Just How Good is Andrew Bogut's Defense and Will It Be a Team-Changer?

The oft-injured center, Andrew Bogut recently made comments to the media saying how he wanted to bring toughness to a Golden State Warriors squad that lacked that trait in the past couple seasons. The link to that is below:

Funny quotes and absurd facial hair aside, Andrew Bogut should be able to transform, barring injury, a below-average Golden State Warriors team that ranked 28th in points allowed in giving up 101.2 points a game into something resembling mid-level defense. One that will have moderate success protecting the paint.

But how good is Bogut on the defensive end? We've heard ad nauseam about how he will be able to change the culture but let's be honest, most of us haven't watched him play a single game yet. Before he was a Warrior, did you even know he was on the Milwaukee Bucks? There's a better chance of Warriors fans knowing what Tim Tebow's next meal is than knowing that Bogut was once considered a top 3 center in the NBA.

Let's delve deeper by looking into some stats.

Firstly, defense should not be judged on the defensive rebounding because that fails to accurately display whether or not the player can make rotations, stay in front of his defender and play smart team defense.

Andrew Bogut had a defensive win share (an advanced stat that measure how many wins a player's defense accounts for the team), according to, of 4.8 in 2009-10 and 5.1 in 2010-11. To put that in perspective, much-heralded defensive wizard LeBron James had a defensive win share of 4.5 in 2012. Tyson Chandler, the defensive player of the year, the guy who single-handedly transformed a terrible New York Knicks defense from below-average to mediocre, had a defensive win share of 5.8 in 2012 and 5.8 again the year he led the Dallas Mavericks to the championship.

Their defensive ratings (number of points allowed per 100 possessions) also hold up rather well, with Bogut giving up 97 in 2011, LeBron 97 last year and Chandler 102 during his championship run and 99 last year.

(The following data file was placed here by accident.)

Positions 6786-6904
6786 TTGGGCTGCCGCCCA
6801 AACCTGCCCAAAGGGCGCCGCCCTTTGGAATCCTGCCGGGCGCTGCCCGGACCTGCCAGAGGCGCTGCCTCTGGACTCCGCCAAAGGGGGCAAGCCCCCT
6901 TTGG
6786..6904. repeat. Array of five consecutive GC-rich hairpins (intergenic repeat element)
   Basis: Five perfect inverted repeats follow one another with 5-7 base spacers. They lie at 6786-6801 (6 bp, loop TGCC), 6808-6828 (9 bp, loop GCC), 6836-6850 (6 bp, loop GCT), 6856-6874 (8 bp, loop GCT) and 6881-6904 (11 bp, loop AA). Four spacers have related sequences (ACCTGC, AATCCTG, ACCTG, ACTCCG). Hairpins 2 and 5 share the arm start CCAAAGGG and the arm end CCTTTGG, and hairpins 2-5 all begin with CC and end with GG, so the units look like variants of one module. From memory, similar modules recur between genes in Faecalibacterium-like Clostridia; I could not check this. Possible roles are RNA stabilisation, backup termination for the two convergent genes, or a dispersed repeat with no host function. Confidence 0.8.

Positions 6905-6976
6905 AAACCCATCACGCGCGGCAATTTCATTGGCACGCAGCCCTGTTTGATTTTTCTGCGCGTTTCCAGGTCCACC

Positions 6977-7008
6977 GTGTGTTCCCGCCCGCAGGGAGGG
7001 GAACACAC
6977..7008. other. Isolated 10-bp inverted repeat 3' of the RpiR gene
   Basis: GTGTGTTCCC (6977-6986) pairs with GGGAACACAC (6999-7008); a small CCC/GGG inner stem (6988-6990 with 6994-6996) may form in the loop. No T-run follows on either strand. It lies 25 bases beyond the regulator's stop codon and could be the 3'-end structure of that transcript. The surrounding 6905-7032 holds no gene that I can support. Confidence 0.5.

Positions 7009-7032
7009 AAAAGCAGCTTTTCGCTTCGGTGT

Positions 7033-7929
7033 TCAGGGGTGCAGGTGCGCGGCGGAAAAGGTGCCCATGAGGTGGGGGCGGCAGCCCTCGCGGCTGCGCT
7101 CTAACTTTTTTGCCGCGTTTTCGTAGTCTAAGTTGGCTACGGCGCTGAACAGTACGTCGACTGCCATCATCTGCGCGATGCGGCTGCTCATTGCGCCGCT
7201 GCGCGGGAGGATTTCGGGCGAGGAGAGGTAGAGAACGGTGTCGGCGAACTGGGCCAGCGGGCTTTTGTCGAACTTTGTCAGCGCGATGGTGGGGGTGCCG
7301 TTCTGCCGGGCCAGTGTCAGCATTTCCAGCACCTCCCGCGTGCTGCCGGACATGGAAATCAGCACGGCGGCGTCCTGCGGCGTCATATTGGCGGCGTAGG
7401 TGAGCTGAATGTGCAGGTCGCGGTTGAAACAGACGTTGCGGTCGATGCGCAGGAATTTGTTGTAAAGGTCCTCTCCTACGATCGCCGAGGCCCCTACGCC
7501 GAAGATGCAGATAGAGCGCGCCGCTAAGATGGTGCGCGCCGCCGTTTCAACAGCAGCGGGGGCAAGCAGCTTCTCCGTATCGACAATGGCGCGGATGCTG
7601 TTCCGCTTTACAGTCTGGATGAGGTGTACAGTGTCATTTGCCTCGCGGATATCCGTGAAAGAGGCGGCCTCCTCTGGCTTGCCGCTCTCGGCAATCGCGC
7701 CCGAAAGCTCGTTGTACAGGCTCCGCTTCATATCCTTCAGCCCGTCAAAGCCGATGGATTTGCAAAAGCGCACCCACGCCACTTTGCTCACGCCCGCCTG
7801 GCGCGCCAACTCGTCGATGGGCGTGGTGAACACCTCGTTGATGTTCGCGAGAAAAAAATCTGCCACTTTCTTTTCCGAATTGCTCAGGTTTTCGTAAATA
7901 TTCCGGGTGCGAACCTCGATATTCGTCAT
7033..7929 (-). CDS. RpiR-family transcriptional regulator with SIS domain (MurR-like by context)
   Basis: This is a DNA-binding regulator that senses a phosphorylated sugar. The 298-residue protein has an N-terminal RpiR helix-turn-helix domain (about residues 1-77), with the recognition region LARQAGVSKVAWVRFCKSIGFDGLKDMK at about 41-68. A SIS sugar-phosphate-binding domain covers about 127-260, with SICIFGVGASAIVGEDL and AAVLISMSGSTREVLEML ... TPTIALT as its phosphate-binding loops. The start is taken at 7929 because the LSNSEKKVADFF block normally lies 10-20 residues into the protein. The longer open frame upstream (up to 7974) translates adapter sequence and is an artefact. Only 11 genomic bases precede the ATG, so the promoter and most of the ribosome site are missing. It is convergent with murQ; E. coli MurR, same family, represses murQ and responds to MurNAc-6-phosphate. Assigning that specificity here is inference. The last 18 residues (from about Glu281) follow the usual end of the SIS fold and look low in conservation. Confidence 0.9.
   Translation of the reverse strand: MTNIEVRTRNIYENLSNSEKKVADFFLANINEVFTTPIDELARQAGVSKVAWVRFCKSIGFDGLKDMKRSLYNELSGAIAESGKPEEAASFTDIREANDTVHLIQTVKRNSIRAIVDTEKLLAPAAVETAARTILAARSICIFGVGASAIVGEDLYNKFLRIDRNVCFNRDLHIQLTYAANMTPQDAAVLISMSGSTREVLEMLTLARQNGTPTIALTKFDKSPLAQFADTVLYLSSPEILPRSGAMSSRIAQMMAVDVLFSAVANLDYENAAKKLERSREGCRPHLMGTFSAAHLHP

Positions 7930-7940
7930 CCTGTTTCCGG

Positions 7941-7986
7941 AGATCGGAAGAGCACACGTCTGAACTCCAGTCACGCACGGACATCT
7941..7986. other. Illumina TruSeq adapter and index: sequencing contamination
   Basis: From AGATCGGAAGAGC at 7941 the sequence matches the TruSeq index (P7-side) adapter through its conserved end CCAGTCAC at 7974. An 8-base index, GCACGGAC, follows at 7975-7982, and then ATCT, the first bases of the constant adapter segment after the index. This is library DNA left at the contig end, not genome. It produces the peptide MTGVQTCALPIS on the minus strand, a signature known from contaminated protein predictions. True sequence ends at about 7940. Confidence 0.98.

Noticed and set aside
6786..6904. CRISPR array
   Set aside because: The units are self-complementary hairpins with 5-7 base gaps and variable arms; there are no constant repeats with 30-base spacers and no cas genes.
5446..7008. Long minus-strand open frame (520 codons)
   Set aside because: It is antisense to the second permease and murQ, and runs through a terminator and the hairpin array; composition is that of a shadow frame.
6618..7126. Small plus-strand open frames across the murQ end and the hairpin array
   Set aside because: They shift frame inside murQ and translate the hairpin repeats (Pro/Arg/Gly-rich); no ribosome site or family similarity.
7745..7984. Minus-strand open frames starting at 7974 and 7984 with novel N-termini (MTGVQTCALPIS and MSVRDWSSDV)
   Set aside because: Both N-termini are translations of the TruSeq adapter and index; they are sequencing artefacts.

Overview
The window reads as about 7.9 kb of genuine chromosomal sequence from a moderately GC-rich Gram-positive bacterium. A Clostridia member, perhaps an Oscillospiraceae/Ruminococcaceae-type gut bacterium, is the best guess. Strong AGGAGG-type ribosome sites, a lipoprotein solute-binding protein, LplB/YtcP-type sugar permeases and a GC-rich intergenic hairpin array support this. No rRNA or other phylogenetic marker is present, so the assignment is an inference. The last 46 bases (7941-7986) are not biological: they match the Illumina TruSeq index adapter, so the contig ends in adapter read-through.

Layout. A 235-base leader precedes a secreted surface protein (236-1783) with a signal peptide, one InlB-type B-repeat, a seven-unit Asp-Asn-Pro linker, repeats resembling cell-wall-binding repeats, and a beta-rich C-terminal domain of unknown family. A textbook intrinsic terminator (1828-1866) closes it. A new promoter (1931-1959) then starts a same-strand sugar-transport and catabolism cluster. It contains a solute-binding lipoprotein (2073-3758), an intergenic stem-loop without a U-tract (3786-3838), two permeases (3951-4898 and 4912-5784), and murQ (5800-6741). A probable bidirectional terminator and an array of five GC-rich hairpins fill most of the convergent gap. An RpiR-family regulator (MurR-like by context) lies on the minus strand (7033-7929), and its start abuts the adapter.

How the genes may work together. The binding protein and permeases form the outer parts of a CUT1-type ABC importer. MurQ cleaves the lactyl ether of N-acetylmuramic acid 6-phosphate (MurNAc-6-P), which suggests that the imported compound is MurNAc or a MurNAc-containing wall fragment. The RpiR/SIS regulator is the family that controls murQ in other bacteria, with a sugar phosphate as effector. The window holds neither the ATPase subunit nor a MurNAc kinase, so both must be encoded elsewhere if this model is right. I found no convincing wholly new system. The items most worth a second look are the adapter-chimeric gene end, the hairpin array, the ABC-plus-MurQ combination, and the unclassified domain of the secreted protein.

This led to Milwaukee having the third best defense in 2010-11, allowing 92.7 points per game. How'd they do in 2011-12 when the lost Bogut to another freak injury? They came in 22nd, giving up 98.7 points a game. That's Warriors territory, it's almost like Monta Ellis was playing defense on the Bucks. Oh wait, he was.

According to, Andrew Bogut in 2010-11 gave up 90.1 points per 48 minutes when he was on the court and 92.7 when he was off. Then in 2011-12, despite the small sample size, when Bogut was on the court his five gave up 90.3 points. When his terrifying beard wasn't protecting the rim? The five without Bogut allowed 97.7 points per 48 minutes.

Bogut's defensive rating was 93.2 in 2011-12 with him on the court and 105.3 without him on the court. Again, let's put that in perspective with Tyson Chandler's numbers: 98.1 with him and 99.0 without. Even in a larger sample size in 2010-11 Bogut's defensive rating on the court was 98.64 and 101.70 with him off.

After accumulating all the stats, it still doesn't take into account that Bogut is much more proficient on the offensive end than Tyson Chandler, who can only dunk -- and that won't happen much with Carmelo manning the team again.

Combine Bogut's absolute lockdown and team-changing defense with his above-average passing ability and the Warriors may be on to something this year. If anything, his defense has been underrated. Warrior fans are about to be in for a new brand of basketball. Should be a fun season.

This FanPost is a submission from a member of the mighty Golden State of Mind community. While we're all here to throw up that W, these words do not necessarily reflect the views of the GSoM Crew. Still, chances are the preceding post is Unstoppable Baby!

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